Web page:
The 19th century Donegal poet, lamenting his drowned son, comes closest to capturing our devastation at the news that Martin McGuinness is gone.
An chéad Mháirt de fhómhair ba brónach tuirseach mo scéal.
Lámh thapa a bhí cróga ag gabháil rohmam ar leaba na n-éag.
On the First Tuesday of autumn, sorry and tired was my news.
A fast hand which was brave going before me to the bed of the dead.
For in him, we had a hero and a champion who stood always by our side. While the commentariat assess his life’s journey in parts, we see only the whole of the moon. The Martin McGuinness who faced down the powerful on the streets of his native Derry was also the Martin McGuinness we revered as a fearless peacemaker.
His was a life spent in selfless service. A life of patriotic and selfless endeavour. A life of endurance, resolve and unstoppable commitment. Until midnight on March. 20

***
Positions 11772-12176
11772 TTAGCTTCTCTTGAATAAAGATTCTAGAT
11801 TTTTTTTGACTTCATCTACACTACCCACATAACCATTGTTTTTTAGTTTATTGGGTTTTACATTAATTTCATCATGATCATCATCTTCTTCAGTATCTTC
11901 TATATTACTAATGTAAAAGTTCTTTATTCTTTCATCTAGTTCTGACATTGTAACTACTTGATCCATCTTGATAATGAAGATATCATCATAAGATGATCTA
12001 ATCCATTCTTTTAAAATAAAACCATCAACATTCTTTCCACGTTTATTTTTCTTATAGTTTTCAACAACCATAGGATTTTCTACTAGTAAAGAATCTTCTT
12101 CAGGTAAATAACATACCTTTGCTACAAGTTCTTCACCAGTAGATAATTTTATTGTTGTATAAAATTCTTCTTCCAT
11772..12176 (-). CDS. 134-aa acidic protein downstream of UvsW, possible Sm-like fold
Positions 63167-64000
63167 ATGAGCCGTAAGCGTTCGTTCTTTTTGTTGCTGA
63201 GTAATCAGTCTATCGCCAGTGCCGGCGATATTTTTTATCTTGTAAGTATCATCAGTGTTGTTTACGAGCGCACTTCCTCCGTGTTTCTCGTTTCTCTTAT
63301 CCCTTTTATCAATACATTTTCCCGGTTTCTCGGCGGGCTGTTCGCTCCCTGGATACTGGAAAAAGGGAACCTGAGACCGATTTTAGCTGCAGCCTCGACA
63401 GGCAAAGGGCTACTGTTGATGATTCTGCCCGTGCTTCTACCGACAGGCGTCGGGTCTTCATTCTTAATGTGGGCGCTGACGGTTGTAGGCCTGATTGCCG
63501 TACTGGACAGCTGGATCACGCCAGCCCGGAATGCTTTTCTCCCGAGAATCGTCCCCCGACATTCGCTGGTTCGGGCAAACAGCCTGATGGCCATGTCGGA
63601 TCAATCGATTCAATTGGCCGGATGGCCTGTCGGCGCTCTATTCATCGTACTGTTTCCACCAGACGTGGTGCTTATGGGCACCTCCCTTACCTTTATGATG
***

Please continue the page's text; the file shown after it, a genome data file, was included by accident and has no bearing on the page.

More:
He was our North Star.
No matter how great the challenge or how intimidating the task, he rose again and again. And on every occasion, his integrity and nobility brought his people with him. His every action inspired confidence and courage in others. His humour and big heart got us through the trials of politics. His compassion and kindness emboldened us to reach further and higher.
We admired him as a comrade and leader, of course. But that wasn’t even the half of it. We loved him. In turn, he believed that love would conquer all. Indeed, he went on to prove that as the pre-eminent peacemaker of his time, befriending in particular those who knew what it was like to have been in the trenches.
And while his astonishing ability to build bridges did indeed win over many hearts, it also meant that when he called time on efforts to turn back the clock, his people rallied like never before.
Today is filled with sorrow, but in time to come, wherever people gather to seek justice, they will take great strength and succour from his memory. And every time his name is spoken he will live again.
And his name will be spoken for a thousand years.